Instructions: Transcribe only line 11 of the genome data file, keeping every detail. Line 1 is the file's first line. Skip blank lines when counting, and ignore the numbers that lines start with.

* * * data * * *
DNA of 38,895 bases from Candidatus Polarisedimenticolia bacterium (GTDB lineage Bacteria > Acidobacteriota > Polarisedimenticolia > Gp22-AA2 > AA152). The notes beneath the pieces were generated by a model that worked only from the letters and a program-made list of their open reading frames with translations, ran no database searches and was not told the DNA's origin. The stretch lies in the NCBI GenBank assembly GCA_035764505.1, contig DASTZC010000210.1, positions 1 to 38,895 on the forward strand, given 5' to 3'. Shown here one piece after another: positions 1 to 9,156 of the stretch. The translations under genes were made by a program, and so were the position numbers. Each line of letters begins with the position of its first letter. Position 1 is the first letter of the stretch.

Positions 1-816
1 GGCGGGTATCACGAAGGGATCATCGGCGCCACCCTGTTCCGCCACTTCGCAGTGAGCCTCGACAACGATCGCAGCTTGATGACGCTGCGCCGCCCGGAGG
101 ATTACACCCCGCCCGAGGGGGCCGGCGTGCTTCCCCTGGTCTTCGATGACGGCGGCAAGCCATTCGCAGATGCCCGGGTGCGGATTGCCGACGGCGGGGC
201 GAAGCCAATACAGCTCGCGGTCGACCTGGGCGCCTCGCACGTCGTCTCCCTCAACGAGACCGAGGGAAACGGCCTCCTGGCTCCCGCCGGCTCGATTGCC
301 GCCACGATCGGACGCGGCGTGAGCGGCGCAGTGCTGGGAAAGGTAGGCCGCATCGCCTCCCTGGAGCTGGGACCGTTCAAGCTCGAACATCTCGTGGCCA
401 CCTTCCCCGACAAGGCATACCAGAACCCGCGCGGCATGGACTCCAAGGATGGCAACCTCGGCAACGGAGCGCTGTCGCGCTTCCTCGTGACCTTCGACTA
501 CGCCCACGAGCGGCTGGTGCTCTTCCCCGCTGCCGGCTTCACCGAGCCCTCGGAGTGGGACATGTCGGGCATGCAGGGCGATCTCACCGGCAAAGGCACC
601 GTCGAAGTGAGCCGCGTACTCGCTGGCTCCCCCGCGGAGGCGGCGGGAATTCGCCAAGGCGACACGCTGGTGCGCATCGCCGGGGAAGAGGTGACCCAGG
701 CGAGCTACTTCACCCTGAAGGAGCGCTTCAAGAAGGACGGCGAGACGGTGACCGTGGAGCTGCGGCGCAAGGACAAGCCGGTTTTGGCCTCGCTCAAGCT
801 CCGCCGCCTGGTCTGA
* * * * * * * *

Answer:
801 CCGCCGCCTGGTCTGA